COLUMBUS, Ohio (AP) — The attorney general's office on Friday released heavily redacted copies of the final autopsy reports in the unsolved slayings of eight family members this year.
The documents from the office of Attorney General Mike DeWine confirm earlier accounts that all but one victim was shot multiple times in the head but otherwise provided few new details in the investigation entering its sixth month.
The release came shortly after the Ohio Supreme Court ended settlement talks between DeWine and The Columbus Dispatch, which sued the Pike County coroner for the complete reports and had opposed those talks. DeWine released the documents at the request of several media organizations, including The Associated Press.
DeWine said the documents "were prepared to balance the current needs of the active investigation with transparency of the law enforcement process."
The fight for the full records is likely to continue in the state Supreme Court, where the Cincinnati Enquirer filed a similar lawsuit.
The slayings' investigation is ongoing and active, DeWine spokesman Dan Tierney said Friday.
Seven adults and a teenage boy from the Rhoden family were found shot to death at four homes near Piketon in southern Ohio on April 22.
As has previously been reported, one victim, 44-year-old Kenneth Rhoden, died of a single gunshot wound. Rhoden's body was the last found by investigators. The shootings happened at four locations in rural southern Ohio.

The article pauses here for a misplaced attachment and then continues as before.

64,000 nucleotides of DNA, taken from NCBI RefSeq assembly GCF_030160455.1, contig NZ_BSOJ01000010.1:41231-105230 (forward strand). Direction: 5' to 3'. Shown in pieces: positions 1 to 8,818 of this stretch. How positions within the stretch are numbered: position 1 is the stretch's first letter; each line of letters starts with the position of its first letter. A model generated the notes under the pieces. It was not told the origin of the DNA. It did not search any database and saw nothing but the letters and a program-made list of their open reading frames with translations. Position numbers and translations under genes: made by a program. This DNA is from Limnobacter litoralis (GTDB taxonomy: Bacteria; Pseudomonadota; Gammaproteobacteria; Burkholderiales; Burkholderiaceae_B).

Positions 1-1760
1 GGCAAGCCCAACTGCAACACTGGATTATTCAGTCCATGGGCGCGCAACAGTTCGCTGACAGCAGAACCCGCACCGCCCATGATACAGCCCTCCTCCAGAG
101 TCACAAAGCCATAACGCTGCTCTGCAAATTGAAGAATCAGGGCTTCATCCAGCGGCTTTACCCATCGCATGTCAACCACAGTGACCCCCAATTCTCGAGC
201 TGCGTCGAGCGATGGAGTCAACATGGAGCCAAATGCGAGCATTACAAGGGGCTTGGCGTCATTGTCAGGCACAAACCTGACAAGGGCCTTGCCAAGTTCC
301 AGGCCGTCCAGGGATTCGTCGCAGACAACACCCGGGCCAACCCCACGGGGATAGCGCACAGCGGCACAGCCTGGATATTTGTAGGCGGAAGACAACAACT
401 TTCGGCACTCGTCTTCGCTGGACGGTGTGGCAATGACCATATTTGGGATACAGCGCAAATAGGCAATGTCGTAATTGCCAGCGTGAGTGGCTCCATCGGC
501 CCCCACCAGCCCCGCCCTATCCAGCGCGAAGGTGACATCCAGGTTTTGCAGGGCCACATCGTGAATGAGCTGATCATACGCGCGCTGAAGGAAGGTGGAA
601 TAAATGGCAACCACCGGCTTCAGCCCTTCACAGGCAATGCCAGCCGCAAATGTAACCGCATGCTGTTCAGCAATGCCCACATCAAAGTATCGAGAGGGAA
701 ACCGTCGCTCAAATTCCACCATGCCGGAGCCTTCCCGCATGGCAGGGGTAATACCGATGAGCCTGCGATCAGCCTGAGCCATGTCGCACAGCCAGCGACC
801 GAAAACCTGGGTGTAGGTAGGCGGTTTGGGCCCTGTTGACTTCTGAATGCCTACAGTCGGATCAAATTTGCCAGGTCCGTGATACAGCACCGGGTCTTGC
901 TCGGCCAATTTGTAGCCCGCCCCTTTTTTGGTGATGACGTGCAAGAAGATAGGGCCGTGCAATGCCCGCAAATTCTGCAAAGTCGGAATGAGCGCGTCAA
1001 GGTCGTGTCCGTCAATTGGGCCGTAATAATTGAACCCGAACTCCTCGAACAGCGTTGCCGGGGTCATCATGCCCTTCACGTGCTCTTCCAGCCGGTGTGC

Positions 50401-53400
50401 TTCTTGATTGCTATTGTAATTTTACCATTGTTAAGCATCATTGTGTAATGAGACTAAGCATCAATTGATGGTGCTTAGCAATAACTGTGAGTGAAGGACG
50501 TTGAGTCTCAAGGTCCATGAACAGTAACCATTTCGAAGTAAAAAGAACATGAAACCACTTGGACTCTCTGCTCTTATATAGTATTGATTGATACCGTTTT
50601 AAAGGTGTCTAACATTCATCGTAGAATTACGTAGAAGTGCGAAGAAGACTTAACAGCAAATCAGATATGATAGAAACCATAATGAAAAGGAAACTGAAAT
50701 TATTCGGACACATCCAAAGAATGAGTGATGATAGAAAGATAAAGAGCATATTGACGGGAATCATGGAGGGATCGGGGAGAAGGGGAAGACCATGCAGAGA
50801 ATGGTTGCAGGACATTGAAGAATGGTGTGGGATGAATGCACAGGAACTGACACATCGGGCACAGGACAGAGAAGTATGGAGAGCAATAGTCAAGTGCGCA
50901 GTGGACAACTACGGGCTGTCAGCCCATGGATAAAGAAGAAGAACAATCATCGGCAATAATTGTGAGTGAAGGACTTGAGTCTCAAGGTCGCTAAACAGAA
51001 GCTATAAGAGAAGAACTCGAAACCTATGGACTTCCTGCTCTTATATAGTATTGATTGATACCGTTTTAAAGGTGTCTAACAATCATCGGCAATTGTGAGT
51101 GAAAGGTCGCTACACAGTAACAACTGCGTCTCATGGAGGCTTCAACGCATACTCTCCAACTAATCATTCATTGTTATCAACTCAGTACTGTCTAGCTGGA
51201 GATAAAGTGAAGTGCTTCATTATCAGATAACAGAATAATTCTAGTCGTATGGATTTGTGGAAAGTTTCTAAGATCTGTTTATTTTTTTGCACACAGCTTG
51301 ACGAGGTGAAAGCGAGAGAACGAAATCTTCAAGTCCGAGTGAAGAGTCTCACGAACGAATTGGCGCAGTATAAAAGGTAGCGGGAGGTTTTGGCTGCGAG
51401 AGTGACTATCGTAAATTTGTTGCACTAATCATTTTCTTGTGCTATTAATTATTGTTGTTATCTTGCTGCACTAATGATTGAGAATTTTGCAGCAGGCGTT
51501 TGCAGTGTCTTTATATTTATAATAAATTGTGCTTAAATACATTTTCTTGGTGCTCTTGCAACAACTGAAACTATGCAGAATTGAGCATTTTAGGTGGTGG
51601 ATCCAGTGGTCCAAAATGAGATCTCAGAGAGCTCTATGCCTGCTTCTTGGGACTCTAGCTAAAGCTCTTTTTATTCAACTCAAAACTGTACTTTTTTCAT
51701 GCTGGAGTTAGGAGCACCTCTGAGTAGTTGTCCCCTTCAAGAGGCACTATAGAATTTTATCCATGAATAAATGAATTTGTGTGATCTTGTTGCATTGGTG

The other victims were shot multiple times in the head and, in the case of 40-year-old Christopher Rhoden Sr. — Kenneth Rhoden's brother — in his upper body and torso as well.
The other victims were Christopher Rhoden Sr.'s ex-wife, 37-year-old Dana Rhoden; their three children, 20-year-old Clarence "Frankie" Rhoden, 16-year-old Christopher Rhoden Jr. and 19-year-old Hanna Rhoden; Frankie Rhoden's fiancee, 20-year-old Hannah Gilley; and a cousin, 38-year-old Gary Rhoden.
Toxicology results, which could include the use of drugs or alcohol, were blacked out for all the victims. Evidence of injuries beyond the mention of gunshot wounds was also blacked out for all the victims.
DeWine has said those responsible for the killings were familiar with the victims, their homes and the surrounding area. His office, which is investigating along with the Pike County sheriff's office, has also said authorities are operating under the theory there were multiple attackers.
The FBI, U.S. Drug Enforcement Administration and U.S. Department of Homeland Security have worked with the Ohio Bureau of Criminal Investigation and other agencies on the investigation.
Associated Press writer Ann Sanner in Columbus contributed to this report.